Property agency Worldunion growing its home loan business

The mainland's first listed property consultancy is looking to diversify its sources of revenue

PUBLISHED : Tuesday, 20 May, 2014, 2:57pm
UPDATED : Wednesday, 21 May, 2014, 2:00am

Worldunion, the mainland's first listed property consultancy, aims for tenfold growth in its homebuyer loans to 1.5 billion yuan (HK$1.86 billion) this year.

It would be a major step in the company's efforts to broaden its sources of revenue as the mainland's once-bubbly real estate market cools down.

Chairman Chen Jinsong told the South China Morning Post there was strong demand from young couples to temporarily meet a shortfall of, say, 100,000 yuan in a down payment or the 50,000 yuan it would cost to decorate a new home.

A loan for such a purpose could often be covered by an annual bonus the following year.

"Chinese home buyers are the most creditworthy clients," Chen said. "We haven't seen any bad loans yet."

The company extends loans, 96 per cent of which involve a sum of 100,000 yuan, for one or two years at annual interest rates between 15 per cent and 20 per cent to buyers of first homes and upgraders.

The business has expanded quickly, and Chen said the agency was considering partnering private equity funds in the second half of this year and cooperating with other companies in the future to outsource fundraising and part of its risk.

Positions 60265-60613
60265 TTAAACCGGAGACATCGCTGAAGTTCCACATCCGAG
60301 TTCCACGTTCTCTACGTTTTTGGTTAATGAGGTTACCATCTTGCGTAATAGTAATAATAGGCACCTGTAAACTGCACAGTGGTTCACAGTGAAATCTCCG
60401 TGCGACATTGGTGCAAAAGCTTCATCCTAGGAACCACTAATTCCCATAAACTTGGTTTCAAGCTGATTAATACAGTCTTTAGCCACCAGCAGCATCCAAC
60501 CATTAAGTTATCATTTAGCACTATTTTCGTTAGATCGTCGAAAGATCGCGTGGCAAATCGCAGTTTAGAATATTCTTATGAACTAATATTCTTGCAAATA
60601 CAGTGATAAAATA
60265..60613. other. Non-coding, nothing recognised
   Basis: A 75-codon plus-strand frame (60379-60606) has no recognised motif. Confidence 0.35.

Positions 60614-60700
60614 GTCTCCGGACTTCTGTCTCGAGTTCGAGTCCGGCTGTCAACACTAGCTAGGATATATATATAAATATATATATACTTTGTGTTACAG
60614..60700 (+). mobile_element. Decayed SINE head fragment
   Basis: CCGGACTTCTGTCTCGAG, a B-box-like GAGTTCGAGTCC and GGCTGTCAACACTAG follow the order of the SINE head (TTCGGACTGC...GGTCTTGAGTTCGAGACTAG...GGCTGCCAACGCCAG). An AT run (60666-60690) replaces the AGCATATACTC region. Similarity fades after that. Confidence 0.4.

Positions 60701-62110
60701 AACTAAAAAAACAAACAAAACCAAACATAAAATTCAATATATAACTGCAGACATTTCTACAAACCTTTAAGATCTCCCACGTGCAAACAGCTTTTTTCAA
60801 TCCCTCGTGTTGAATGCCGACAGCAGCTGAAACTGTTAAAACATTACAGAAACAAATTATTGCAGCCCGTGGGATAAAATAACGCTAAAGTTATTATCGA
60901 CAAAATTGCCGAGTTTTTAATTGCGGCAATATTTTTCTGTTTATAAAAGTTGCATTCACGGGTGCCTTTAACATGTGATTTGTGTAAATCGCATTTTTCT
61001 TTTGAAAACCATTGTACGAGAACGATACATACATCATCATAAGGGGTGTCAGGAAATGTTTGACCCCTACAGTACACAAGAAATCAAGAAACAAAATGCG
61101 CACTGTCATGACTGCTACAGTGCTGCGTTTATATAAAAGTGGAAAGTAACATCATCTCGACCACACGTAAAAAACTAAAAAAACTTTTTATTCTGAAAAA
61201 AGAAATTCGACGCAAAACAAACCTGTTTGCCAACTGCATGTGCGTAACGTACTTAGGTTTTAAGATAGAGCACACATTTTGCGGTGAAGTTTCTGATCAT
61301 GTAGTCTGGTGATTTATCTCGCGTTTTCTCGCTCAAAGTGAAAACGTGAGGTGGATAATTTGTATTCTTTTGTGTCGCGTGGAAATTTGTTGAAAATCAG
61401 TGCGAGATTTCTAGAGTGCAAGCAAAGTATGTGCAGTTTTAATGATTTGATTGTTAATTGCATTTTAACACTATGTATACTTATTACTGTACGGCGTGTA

The firm's decision to diversify into loan services came amid quickening government efforts to liberalise the nation's financial sector and a wide view in the property industry that the era of easy profits in the property market is over after a long boom in construction.

Some developers, including China Vanke, the world's largest homebuilder, have also begun forays into the banking sector.

Worldunion is considering a slew of other services, including consulting in elderly care. It is also piggybacking on the business of developers venturing abroad.

Transaction volumes have fallen so far this year and will probably continue to do so in the second half.

Chen said the property market had entered a new downturn.

"We are at a tipping point now, but I don't think the market will collapse," he said.

He said the depth and the length of the downturn would depend on money market interest rates, which are normalising after a big surge when Alibaba Group's Yu E Bao online finance arm was first launched.

Worldunion will not expand to new mainland cities this year but will strengthen its penetration in key markets to increase its market share in the fragmented sector. Its main rivals include Centaline (China) and E-House (China).

"Quite a few agencies have come to ask us to acquire them," Chen said. "We will consider it … but will stay cautious this year."

In this week's C-Suite interview, Chen Jinsong talks about Worldunion's expansion plan and shares his view on the mainland property market.